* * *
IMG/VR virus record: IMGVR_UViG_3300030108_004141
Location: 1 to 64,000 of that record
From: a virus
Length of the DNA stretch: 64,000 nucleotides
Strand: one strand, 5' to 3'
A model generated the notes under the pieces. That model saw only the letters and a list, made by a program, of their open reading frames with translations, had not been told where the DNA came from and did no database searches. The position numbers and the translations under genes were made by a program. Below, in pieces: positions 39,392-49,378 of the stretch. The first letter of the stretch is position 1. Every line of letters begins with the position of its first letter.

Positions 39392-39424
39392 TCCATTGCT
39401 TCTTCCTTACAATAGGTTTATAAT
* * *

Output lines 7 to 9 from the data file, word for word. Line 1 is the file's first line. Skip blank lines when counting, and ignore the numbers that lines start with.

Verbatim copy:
Positions 39392-39424
39392 TCCATTGCT
39401 TCTTCCTTACAATAGGTTTATAAT